I've studied the Manson murders, and I've watched a couple documentaries (one of which featured Bugliosi's commentary throughout), so the essence of what happened isn't all that new to me. However, I was so pleasantly surprised by Bugliosi's writing style and the vivid detail by which he recounts the events. I suppose I shouldn't be surprised with the amount of factual detail given his profession as an attorney, but I really appreciate the manner in which he ties things together, but also offers very illustrative descriptions of things like the crime scene. I'm not sure if anyone else has Googled photos of the crime scene, but even if you haven't (or are too afraid to do so), the image you have in your head is very likely EXACTLY what you'd see in said photos. Suffice to say, Vincent Bugliosi is going to take us on a very visual ride by way of his articulate way with words.

    I was also quite surprised by the fact that had police only corroborated their reports with one another, they may have cracked all of this far sooner. I'd like to think that manner police departments have learned from these mistakes and contemporarily reach out and communicate often (and surely, the Internet and technology have made such communication far easier).

    I think what I found so terrifying (and what I have read inspired the movie The Strangers) was that picking the LaBianca house was just done at random by Manson. And it comes back to that line from the aforementioned horror movie: "Why are you doing this" to which the intruder answers "Because you were home." And that continues to send chills down my spine. If Folger, Frykowski, and Parent were not at Polanski's and Tate's home, they could have lived. Similarly, if Tate wasn't home that night, she too might have survived that intrusion.

    Anyway, this has been a lovely introduction to the book - albeit gruesome. Pleasantly surprised by the writing style, and I've read ahead, but I'm still equally as intrigued by the way things begin to unravel and fall into place all at once.

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    1. I had no idea about it inspiring The Strangers. I was just talking about it with some friends the other day and they mentioned that last line... It is so terrifying because it is so senseless.. People almost relax when they can find a theme.. like "the killer only attacks young blondes" or something. I love the technical writing too, especially since I didn't know too many details about the case.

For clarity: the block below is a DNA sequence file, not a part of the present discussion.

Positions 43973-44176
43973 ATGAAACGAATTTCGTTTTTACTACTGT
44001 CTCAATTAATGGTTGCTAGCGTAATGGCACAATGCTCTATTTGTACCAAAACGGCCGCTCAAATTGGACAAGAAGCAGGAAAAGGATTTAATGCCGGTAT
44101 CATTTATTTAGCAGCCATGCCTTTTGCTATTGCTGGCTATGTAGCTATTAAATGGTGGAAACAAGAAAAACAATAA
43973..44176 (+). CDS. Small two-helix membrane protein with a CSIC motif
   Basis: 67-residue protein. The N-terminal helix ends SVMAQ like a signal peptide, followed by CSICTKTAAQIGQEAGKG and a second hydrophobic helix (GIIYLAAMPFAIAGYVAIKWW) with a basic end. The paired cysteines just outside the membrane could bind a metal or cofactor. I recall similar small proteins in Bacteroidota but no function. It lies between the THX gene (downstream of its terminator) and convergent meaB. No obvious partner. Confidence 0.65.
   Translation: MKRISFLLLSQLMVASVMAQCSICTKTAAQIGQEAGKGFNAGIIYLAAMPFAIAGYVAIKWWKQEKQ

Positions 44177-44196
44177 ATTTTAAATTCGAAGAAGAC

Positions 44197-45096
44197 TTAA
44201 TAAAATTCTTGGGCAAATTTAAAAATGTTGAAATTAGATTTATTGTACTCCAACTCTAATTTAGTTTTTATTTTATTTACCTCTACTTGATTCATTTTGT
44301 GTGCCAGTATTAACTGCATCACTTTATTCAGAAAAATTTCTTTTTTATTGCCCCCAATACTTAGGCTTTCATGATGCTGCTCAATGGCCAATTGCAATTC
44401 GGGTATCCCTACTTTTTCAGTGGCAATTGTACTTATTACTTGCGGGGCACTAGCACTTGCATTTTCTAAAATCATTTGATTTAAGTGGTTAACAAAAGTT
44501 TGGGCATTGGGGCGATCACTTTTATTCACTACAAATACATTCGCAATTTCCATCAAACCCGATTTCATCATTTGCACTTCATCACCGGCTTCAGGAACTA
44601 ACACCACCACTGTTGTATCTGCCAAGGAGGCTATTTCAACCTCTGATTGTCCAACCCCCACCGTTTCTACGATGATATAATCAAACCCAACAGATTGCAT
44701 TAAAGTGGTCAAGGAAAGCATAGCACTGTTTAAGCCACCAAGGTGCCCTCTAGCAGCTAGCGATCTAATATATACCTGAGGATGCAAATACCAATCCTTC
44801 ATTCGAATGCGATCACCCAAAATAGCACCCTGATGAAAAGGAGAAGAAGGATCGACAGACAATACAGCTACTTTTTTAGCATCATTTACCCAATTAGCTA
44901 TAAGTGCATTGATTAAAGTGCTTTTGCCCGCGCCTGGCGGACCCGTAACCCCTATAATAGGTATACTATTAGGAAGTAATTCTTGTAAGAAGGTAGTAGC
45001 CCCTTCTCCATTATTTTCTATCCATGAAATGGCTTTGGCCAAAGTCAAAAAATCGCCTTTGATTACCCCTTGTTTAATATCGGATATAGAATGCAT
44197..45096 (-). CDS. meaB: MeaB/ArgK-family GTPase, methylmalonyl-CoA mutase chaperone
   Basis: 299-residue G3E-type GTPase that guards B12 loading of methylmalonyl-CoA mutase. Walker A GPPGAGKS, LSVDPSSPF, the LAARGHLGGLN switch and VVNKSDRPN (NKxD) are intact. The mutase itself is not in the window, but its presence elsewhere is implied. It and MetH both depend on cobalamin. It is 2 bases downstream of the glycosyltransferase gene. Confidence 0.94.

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    2. I've never seen this movie (I hate to be scared) but how fucked up eh??? It's also sadder for the families when it's random too I think...

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  6. This is awesome, I've never done a book club before. Probably explains why I am days late to discuss, har har.
    I am also new to the full story of the Manson murders, so like Meg said, its kind of a mystery novel at the same time. Deadly.
    I would also agree that I was slightly daunted by the size of the book and sometimes a lot of names and dates can get confusing (especially not being familiar at all with the case) however the writing style contains all this info and is very well detailed but is not overwhelming. I actually find it pretty engaging. The cast of characters at the start of the book has helped me a couple times already for back tracking purposes.
    How frustrating is it to be able to look back and see clear as day who and where police needed to be talking to but they couldn't put 2+2 together because no one talked to one another!!!!
    One thing is for sure, these were some friggin brutal and vicious murders. I find myself reminding myself "THIS HAPPENED. THIS IS REAL." Absolutely terrifying. I can't wait until Manson is introduced and we can start to see how all of this came to be.

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    1. YES I have to keep reminding myself that this actually fucking happened too ... it honestly does seem like something only in a movie.
      That's the problem I'm having too ... I'm so annoyed with these dumbass cops but also I understand that hindsight is 20/20 and that if I was in their position it may not be so clear as it is to us decades later.. I am also sometimes totally lost with the people involved .. they all have like 3 different aliases. The only one I can keep straight right now is Susan Atkins / Sadie Mae Glutz

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    2. I feel honestly so bad for cops when shit like this happens though like think of the pressure... and one wrong decision and you're down a completely wrong rabbit hole.